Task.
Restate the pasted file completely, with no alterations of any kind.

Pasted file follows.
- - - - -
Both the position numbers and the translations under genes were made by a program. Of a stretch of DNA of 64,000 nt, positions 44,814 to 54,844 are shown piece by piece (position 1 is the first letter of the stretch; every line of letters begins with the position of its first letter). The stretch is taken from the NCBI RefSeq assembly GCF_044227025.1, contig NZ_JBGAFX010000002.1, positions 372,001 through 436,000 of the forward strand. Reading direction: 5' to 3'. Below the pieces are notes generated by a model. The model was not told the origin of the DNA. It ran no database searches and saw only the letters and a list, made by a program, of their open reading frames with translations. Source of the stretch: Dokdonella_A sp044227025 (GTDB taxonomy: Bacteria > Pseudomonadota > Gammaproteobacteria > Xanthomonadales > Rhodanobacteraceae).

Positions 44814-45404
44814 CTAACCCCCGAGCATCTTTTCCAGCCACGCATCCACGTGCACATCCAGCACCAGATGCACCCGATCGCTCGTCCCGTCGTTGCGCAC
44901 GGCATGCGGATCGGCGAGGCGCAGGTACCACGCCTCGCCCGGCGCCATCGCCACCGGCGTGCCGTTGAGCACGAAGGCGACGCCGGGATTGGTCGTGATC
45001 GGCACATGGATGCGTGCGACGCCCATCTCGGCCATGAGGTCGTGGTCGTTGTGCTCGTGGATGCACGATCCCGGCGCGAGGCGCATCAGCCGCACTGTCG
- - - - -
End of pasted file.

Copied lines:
Both the position numbers and the translations under genes were made by a program. Of a stretch of DNA of 64,000 nt, positions 44,814 to 54,844 are shown piece by piece (position 1 is the first letter of the stretch; every line of letters begins with the position of its first letter). The stretch is taken from the NCBI RefSeq assembly GCF_044227025.1, contig NZ_JBGAFX010000002.1, positions 372,001 through 436,000 of the forward strand. Reading direction: 5' to 3'. Below the pieces are notes generated by a model. The model was not told the origin of the DNA. It ran no database searches and saw only the letters and a list, made by a program, of their open reading frames with translations. Source of the stretch: Dokdonella_A sp044227025 (GTDB taxonomy: Bacteria > Pseudomonadota > Gammaproteobacteria > Xanthomonadales > Rhodanobacteraceae).

Positions 44814-45404
44814 CTAACCCCCGAGCATCTTTTCCAGCCACGCATCCACGTGCACATCCAGCACCAGATGCACCCGATCGCTCGTCCCGTCGTTGCGCAC
44901 GGCATGCGGATCGGCGAGGCGCAGGTACCACGCCTCGCCCGGCGCCATCGCCACCGGCGTGCCGTTGAGCACGAAGGCGACGCCGGGATTGGTCGTGATC
45001 GGCACATGGATGCGTGCGACGCCCATCTCGGCCATGAGGTCGTGGTCGTTGTGCTCGTGGATGCACGATCCCGGCGCGAGGCGCATCAGCCGCACTGTCG